Hong Kong’s Exchange Fund investment returns jump 125 per cent in third quarter as they track global stock market gains

Enoch Yiu
·4-min read

Hong Kong’s Exchange Fund, which is used to defend the local currency, reported a 125 per cent year on year increase in third-quarter income on the back of gains in overseas stock markets and bond investments.

Investment income stood at HK$52.8 billion (US$6.8 billion) in the July to September period, more than double the HK$23.5 billion a year earlier, according to a report submitted by the Hong Kong Monetary Authority to a Legislative Council panel on Monday.

The fund’s performance has fluctuated along with the fortunes of the global stock market amid the Covid-19 pandemic. The third-quarter returns however are lower than a gain of HK$121.6 billion reported during the April to June quarter but better than a loss of HK$112 billion in the January to March period.

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“The markets still face a lot of uncertainties ahead including the US presidential election tomorrow and Brexit ,” said Eddie Yue Wai-man, chief executive of HKMA who attended the Legco meeting.

Eddie Yue Wai-man, the chief executive of Hong Kong Monetary Authority, said on Monday that Hong Kong’s capital market and banking sector are solid. Photo: Xiaomei Chen
Eddie Yue Wai-man, the chief executive of Hong Kong Monetary Authority, said on Monday that Hong Kong’s capital market and banking sector are solid. Photo: Xiaomei Chen

Yue, however, said that Hong Kong’s capital market and banking sector remain solid, referring to the massive capital inflow from investors chasing the many popular IPOs. He added that the HKMA had intervened in the market multiple times and sold almost HK$400 billion to weaken the Hong Kong currency because of the inflow.

Hong Kong and Shanghai are co-hosting Ant Group’s US$39.67 billion dual offering. The largest initial public offering in global financial history soaked up more than US$3 trillion from retail investors in both cities amid frenzied bidding for the financial giant’s shares.

On a nine-month basis, the fund’s cumulative income totalled HK$62.4 billion, 61.3 per cent lower than the HK$161.4 billion a year earlier, mainly due to the heavy global stock market losses in the first quarter.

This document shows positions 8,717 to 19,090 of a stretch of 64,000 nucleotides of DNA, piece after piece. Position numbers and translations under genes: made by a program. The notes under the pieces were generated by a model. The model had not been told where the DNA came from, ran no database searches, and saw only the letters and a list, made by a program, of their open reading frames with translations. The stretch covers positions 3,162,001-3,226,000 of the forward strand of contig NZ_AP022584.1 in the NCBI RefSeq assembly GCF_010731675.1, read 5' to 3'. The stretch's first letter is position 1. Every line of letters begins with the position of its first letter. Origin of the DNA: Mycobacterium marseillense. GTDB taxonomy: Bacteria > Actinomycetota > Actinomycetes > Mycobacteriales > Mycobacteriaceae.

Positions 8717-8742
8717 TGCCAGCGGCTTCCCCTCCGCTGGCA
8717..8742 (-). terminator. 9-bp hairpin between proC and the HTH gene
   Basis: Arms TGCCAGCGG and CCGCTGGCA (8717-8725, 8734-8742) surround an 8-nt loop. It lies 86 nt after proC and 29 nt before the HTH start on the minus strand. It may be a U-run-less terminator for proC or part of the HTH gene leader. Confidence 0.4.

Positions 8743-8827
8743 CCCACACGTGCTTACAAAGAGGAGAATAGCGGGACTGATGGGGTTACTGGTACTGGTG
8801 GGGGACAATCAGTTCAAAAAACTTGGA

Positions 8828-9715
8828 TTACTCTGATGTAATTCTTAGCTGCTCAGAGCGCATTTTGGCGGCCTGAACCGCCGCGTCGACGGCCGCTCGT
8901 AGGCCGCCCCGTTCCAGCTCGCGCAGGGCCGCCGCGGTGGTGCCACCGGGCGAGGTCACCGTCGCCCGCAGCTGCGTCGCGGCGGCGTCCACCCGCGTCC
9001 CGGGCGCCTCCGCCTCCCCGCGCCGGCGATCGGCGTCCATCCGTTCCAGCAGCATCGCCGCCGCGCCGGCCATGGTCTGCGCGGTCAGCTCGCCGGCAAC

Hong Kong and China markets rebound from sell-off

The fund’s strong returns in the third quarter were mainly driven by HK$29.9 billion in earnings from foreign equities, more than 6.5 times the HK$4.6 billion made a year earlier. The S&P 500 index rose 8.5 per cent in the July to September period after the Federal Reserve unleashed massive liquidity bolstering US stocks’ valuation.

Foreign exchange gains stood at HK$14.7 billion during the third quarter, compared to a loss of HK$2 billion a year earlier, reflecting the currency translation impact on the fund’s holdings of foreign assets.

Its investments in bonds generated HK$8.5 billion of gains in the third quarter, which was 72 per cent lower than the HK$29.9 billion during the corresponding period a year earlier.

Hong Kong equity was the only category of the Exchange Fund’s investment to report a loss. The fund made a HK$300 million loss in the July to September quarter, much narrower than the HK$12.3 billion loss in the year earlier period.

The Hang Seng Index fell 4 per cent in the third quarter. The index, however, has lost 14 per cent so far this year. In contrast, the mainland’s Shanghai Composite Index has risen 5.5 per cent in the first nine months this year on the back of economic growth returning to positive territory.

Based on the Exchange Fund’s 2018 annual report, it invested 70 per cent of its assets in debt securities, 11 per cent in foreign equities, 7 per cent in overseas properties and infrastructure projects, and 4 per cent in Hong Kong stocks. The balance was held in cash deposits.

The government will receive HK$7.4 billion in the third quarter from the Exchange Fund. The treasury places its fiscal reserves with the Exchange Fund as part of its assets and earns a share of a profit from its investments.

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